Tsai: Excluding Taiwan from WHO meeting threatens health of entire international community

The president restated a protest launched by MOFA

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Tsai Ing-wen with Kenneth Kedi (left)

Tsai Ing-wen with Kenneth Kedi (left) (By Central News Agency)

TAIPEI (Taiwan News) — President Tsai Ing-wen (蔡英文) during a reception with a foreign delegation restated Taiwan’s protest against its exclusion from a World Health Organization meeting in February.

Tsai hosted a contingent led by parliamentary speaker of the Marshall Islands Kenneth Kedi at the Presidential Office on Monday. During the meet, the president said that epidemic prevention should not be impeded by national boundaries, and reiterated the government’s “strong protest” against Taiwan’s exclusion from last month’s WHO flu vaccine meeting in Beijing.

Taiwan’s Ministry of Health and Welfare eventually received an invitation at 1 a.m. on Feb. 21—the morning of the conference—but was unable to make the required preparations in time to attend. The incident marked the first time Taiwan has been excluded from WHO's biannual consultation on the Composition of Influenza Virus Vaccines since 2014.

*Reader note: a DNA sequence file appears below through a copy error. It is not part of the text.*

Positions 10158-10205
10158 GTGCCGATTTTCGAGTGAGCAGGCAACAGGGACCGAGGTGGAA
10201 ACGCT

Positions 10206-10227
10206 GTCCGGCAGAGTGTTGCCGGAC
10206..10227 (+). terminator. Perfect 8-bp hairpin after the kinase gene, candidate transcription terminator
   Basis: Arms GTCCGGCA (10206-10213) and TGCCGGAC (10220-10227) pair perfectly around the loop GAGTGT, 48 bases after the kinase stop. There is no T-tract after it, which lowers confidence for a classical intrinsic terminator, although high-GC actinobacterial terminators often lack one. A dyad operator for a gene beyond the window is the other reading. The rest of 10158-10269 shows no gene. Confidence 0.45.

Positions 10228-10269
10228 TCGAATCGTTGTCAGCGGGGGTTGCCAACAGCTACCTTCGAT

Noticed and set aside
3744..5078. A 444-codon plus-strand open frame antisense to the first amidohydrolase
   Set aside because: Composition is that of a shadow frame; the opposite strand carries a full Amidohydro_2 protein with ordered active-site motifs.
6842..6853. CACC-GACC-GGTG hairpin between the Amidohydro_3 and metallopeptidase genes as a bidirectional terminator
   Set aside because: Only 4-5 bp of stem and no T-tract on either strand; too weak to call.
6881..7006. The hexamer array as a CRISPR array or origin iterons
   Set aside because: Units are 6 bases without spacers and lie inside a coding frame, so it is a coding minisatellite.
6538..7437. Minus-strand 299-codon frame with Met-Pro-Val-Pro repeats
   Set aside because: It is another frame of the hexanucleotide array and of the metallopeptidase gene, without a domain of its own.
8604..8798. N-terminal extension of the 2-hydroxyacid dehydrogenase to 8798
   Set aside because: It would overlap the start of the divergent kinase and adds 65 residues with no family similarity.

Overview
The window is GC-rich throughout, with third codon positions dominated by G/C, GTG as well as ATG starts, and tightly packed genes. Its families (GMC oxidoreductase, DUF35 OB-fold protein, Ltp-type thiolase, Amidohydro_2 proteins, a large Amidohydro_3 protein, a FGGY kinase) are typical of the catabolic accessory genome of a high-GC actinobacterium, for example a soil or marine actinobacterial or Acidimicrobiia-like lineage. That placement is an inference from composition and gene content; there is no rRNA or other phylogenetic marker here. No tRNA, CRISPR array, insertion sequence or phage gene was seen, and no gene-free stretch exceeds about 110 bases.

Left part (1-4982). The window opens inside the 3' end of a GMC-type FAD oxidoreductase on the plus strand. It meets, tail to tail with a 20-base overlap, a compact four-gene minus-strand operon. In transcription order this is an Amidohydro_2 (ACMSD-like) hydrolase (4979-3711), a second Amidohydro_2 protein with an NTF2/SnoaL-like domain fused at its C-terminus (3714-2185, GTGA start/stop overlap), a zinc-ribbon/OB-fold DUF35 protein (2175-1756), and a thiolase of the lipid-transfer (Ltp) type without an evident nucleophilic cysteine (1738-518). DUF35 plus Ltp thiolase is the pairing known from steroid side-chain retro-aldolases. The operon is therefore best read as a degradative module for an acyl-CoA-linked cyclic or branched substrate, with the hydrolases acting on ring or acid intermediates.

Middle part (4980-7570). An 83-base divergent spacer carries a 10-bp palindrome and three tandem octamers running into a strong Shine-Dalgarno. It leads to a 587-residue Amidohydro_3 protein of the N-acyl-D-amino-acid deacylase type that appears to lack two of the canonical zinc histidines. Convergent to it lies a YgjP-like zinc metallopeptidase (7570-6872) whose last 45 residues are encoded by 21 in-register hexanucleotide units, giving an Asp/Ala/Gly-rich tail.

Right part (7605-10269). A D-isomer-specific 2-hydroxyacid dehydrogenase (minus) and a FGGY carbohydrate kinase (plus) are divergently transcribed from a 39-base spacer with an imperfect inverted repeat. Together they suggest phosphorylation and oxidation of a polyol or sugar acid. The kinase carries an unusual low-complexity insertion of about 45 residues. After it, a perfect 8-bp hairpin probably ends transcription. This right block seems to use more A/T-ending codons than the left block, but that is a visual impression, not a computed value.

Tsai said Monday during the reception that Taiwan’s exclusion not only seriously violates the right to health protection of its own citizens, but could also create a hole in the global epidemic prevention net. Inhibiting Taiwan’s attendance threatens the entire international community’s epidemic response capabilities, she added.

The president said Taiwan is responsible for the health of the international community, and will continue to fight for its right to attend such events and guarantee to uphold this commitment.

Taiwan's Ministry of Foreign Affairs has asked Geneva representatives to launch a protest with the WHO secretariat office.

Marshall Islands has long been a champion of Taiwan’s participation in the international fora, and Tsai thanked the diplomatic representatives for this—noting that last year marked 20 years of official relations between the two countries.

She said she hopes the country continues to support Taiwan. The president recounted the long road both countries have walked towards democracy, and reiterated that both uphold the common values of freedom and human rights.